LETTERS TO THE LOST is a compelling, emotion-filled read, maybe better read by more mature YA. However, even while the letters started because Juliet lost her mother, this book doesn’t only deal with death and the resulting grief, but also the wider themes of fate and choice.
The first few chapters were raw with emotion, especially the letters, and especially where Juliet used photographs to convey certain thoughts or feelings. The main characters are not your usual teens; having lost people important to them, they’re deeper, weightier, sounding almost like mature grown ups (because there are immature ones), especially in their letters where they’d discuss fate and choosing paths. I thought there was a bit of disparity in their real selves and the selves in their letters, but I suppose that’s only to be expected because somehow it’s easier to let a stranger see your real self without the barriers and prejudices of a lot of things that come with knowing who the other person is. (You’ll understand what I’m talking about when you read the book)
A STUDY IN SCARLET WOMEN is a breath of fresh air in the market of historical romances, where one story tends to blend into another. A phenomenal read, and by the time I reached the end, I wanted more! I can’t wait for the next book, which comes out in 2017!
Anyway, my review: I became interested in all things Sherlock due to the BBC show Sherlock. That’s why I was intrigued when I read the blurb. I wanted to know if Sherry Thomas, whose historical romances I loved, could pull it off. And she did!
I don’t read a lot of mysteries, but I thought the mystery here was well done and logical. There are enough red herrings to keep you guessing, and there are also lots of surprising twists and turns in the story–both in Charlotte’s life and in the mystery–that would keep you involved until the very end.
For me, one of the factors of this novel’s success is the heroine–Charlotte Holmes. She’s a very unusual heroine, strong, very smart, her mind runs on a different plane than ours, and I guess it’s reasonable to assume that she’s modeled after Sherlock Holmes. However, the way the author presented her, Charlotte is not a sociopath. She’s just…different, and her powers of observation are top-notch. She’s also empathetic, enough that I was rooting for her until the end. Continue reading
And the author and publisher has to thank Sherlock (BBC) for that.
You know I’ve never been one for reading mysteries that had not a drop of romance. I mean, of course I’ll still read it, because my brain (for some reason) loves them. But if they had some romance to them, I’ll probably love them better.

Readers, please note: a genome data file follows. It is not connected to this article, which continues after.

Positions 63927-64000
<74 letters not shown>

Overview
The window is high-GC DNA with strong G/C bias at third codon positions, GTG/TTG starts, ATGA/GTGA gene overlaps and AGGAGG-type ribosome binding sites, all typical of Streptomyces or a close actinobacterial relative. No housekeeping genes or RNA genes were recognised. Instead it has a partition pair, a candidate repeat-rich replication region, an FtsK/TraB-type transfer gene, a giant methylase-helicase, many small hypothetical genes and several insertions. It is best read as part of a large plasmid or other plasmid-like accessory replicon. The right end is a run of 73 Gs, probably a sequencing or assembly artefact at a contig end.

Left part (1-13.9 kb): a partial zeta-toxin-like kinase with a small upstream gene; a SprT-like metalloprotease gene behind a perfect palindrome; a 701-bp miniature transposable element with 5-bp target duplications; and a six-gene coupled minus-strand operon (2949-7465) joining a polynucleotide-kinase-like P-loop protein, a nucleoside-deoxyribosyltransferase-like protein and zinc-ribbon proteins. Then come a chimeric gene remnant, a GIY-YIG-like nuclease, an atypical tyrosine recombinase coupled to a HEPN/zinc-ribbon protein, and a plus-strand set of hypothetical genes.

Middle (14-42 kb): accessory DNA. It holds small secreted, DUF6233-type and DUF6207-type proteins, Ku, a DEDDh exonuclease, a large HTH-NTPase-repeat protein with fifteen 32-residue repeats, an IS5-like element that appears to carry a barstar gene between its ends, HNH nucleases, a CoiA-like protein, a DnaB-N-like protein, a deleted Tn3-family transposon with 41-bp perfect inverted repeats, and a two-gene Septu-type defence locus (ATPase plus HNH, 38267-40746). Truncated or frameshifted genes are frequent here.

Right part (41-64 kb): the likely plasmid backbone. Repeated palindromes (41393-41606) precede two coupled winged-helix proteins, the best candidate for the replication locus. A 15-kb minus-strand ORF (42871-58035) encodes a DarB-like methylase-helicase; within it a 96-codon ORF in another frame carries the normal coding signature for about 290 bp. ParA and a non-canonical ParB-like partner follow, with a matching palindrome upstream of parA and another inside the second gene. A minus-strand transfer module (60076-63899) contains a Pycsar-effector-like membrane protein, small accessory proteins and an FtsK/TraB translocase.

So, even though I’ve heard of Sherlock Holmes, I’ve never been motivated enough to pick up the books.
Robert Downey Jr. piqued my interest a bit, but…not enough.
Then came Benedict Cumberbatch’s Sherlock and I was hooked! Maybe because the series is only 3 episodes each. Maybe it’s the superb acting from all the cast. Maybe it’s because I’ve become a Sherlock/Molly shipper. Whatever it is, I now love everything Sherlock! (Well, not everything.)
Anyway, when I saw this book about a Lady Sherlock, I just have to grab it, right???? Though it’s mainly mystery, the author promises a strong romantic element. And I’ve read some Sherry Thomas’s books before, so I’m sure this will be a story worth reading!
With her inquisitive mind, Charlotte Holmes has never felt comfortable with the demureness expected of the fairer sex in upper class society. But even she never thought that she would become a social pariah, an outcast fending for herself on the mean streets of London.
When the city is struck by a trio of unexpected deaths and suspicion falls on her sister and her father, Charlotte is desperate to find the true culprits and clear the family name. She’ll have help from friends new and old—a kind-hearted widow, a police inspector, and a man who has long loved her. But in the end, it will be up to Charlotte, under the assumed name Sherlock Holmes, to challenge society’s expectations and match wits against an unseen mastermind.